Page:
Figure 1
Strategy to sequence retrotransposon insertion junctions

We explored both ABI capillary sequencing and 454 pyrosequencing to recover large collections of L1 insertion junctions from our linker-mediated PCR experiments (Figure 1). In our first “L1-seq” experiment, we examined 4,600 PCR junction fragments by cloning them into plasmids and sequencing them with ABI Sanger capillary sequencing (Figure 1-left and Table 1). The PCR junction fragments for this experiment were generated from the genomes of: i) 24 ethnically diverse humans (the Coriell Polymorphism Discovery Panel; Collins et al., 1999), ii) 14 additional diverse humans from the Coriell repository, and iii) eight ATCC cell lines that were derived from human tumors (Please see Experimental Procedures and Extended Experimental Procedures). This approach was highly successful, and yielded 785 distinct L1 insertions from the genomes examined (Table 1 and Table S1). After comparing these insertions to the reference human genome sequence and to previously-discovered retrotransposon insertion polymorphisms (deposited to dbRIP, a database of human retrotransposon insertion polymorphisms; Wang et al., 2006), 152 novel L1 insertion polymorphisms were identified (Table 1 and Table S1).

Table 1
Transposon-seq results

To investigate these L1 insertions further, we performed a series of PCR validation studies (Table 1and Table S1). These studies confirmed that our trace data were highly accurate (with a validation rate of 97%) and also confirmed that our collections include both common and rare L1 alleles (Table S1 and Figure 2). In contrast to dbRIP, which predominantly contains common L1 alleles (Wang et al., 2006), 30% of the L1 insertions discovered from our ABI sequencing experiments had minor allelic frequencies (MAFs) of 5% or below (compare Figures 2D and 2E). Likewise, follow-up PCR experiments revealed that 9/47 (19.1%) of the rare insertions were found only in a single human in our study (Figure 2C; MAF <1.1%). Similar results were obtained with a second set of experiments that were conducted with pyrosequencing (Figure 2F, see below). Thus, although rare L1 insertions have gone largely undetected previously, our data clearly indicate that such insertions are abundant in human populations.

Figure 2
Characterization of novel L1 elements

Frequent somatic L1 insertions in lung tumor genomes

Despite the fact that we examined only eight cell lines from human tumors in this initial experiment (leukemias, breast, and lung cancers), we identified what appeared to be a somatic L1 insertion in one of these cell lines. In particular, we identified an L1 insertion in the lung-tumor derived cell line NCI H1395 that was absent from the matched normal DNA from the same patient’s blood (Figure 3A). These results suggested the possibility that lung tumor genomes might support high levels of L1 mobilization. To explore this question further, we examined in parallel from the same tissue sources, DNA samples isolated from 20 primary non-small cell lung cancers and 20 matched normal adjacent tissues. Since L1 is highly active in both the mouse brain (Moutri et al., 2005) and human neural stem cells (Coufal et al., 2009), we also examined 10 human brain tumors (5 glioblastoma and 5 medulloblastoma) and 10 matched blood leukocyte controls to determine whether somatic L1 retrotransposition might be occurring in these tumors as well.

Figure 3
PCR validation of somatic insertions and identification of a hypomethylation signature in tumors with new L1 insertions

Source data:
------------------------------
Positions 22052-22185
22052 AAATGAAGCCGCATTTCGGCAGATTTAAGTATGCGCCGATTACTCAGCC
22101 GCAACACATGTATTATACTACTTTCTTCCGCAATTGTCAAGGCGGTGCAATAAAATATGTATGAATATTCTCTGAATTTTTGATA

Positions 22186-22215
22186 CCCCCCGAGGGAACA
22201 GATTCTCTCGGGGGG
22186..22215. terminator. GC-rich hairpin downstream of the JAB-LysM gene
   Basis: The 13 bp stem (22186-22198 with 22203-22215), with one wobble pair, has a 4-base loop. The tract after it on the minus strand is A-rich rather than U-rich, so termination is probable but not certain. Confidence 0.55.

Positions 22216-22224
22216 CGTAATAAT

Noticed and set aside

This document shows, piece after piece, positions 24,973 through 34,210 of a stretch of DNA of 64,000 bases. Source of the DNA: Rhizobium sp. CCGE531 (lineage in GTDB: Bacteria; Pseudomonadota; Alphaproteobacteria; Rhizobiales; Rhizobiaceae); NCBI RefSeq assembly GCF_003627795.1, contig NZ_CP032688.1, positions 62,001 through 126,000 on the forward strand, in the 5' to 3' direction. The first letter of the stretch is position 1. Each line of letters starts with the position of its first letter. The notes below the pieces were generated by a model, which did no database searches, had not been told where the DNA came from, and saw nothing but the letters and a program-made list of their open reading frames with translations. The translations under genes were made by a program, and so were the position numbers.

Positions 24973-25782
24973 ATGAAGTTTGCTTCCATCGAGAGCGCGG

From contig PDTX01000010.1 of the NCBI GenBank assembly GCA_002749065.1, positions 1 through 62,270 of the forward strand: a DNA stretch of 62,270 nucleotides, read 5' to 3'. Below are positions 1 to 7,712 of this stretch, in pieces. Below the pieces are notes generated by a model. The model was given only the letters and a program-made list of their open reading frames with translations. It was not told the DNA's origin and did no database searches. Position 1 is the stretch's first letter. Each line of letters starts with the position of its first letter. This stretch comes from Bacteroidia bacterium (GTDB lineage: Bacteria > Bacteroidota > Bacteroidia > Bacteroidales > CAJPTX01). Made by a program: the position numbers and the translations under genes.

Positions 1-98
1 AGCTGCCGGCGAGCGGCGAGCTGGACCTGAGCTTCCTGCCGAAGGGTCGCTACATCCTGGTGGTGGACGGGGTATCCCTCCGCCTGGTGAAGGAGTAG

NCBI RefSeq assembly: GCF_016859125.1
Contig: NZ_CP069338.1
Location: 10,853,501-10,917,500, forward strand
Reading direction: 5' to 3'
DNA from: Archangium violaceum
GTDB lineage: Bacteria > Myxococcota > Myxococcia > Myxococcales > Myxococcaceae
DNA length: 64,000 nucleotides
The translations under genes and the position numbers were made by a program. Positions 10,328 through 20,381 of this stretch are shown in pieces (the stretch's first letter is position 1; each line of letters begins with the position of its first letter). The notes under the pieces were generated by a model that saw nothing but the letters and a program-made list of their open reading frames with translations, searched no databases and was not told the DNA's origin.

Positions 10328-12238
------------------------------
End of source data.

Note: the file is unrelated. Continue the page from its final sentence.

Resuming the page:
We began by re-tooling the L1-seq assay for 454 pyrosequencing, since this would greatly increase the throughput of the assay and allow us to examine these 60 samples with greater sequencing depth and efficiency (Figure 1). The standard 454 A and B primers were incorporated into the assay, and the PCR products were sequenced solely from the B end to avoid possible artifacts of sequencing through the L1 poly (A) tails (Figure 1-right). A similar Alu-seq assay was developed to detect young Alu insertions. For this assay, sequencing was performed from the 5’ end of Alu. In each case, 20 samples were combined into a single sequencing experiment (10 tumor and 10 matched control), using a bar-coding strategy (Hamady et al., 2008) that allowed us to assign a given sequence to a specific sample from the pool (Figure 1-right). Like the ABI L1-seq assay discussed above, this approach was highly successful, and yielded 1,389 distinct L1 insertions in the 60 samples that were examined (Table 1 and Table S2). After comparing these L1 candidates to the reference human genome and to dbRIP (Wang et al., 2006), 650 novel L1 insertions were identified (Table 1 and Table S2). Forty-five percent of these L1 alleles had MAFs <5% (Figures 2B, F). Moreover, 93% of the genomes had at least one rare L1 insertion that was present in only a single human in our study. An additional 403 novel Alu insertions were identified from the Alu assay, including both common and rare Alu alleles (Table 1 and Table S3). Like our ABI results outlined above, these pyrosequencing data clearly demonstrate an abundance of rare retrotransposon insertions in the genomes examined.

We hypothesized that some of these low frequency alleles might have been caused by new somatic retrotransposition events in the tumor genomes. Thus, we screened low frequency alleles with PCR assays and identified nine tumor-specific somatic L1 insertions (Figure 3A). Most of the remaining insertions were considered to be germline insertions, since they were found in just the normal tissue (or both tissues) of a patient or were found in multiple humans. All nine of the somatic insertions were present in the tumor tissues but were completely absent from the adjacent normal tissues (Figure 3A). Eight of the nine somatic insertions were further confirmed by cloning and sequencing the junction fragments that were amplified from the tumor DNAs (the ninth could not be sequenced because both the original DNA and the PCR products from the tumor tissue became depleted; data not shown). All of the somatic L1 insertions were found in the lung tumors, and no somatic insertions were identified in the brain tumors that were examined (data not shown). Likewise, no somatic Alu insertions were identified in the brain tumors that were examined (data not shown).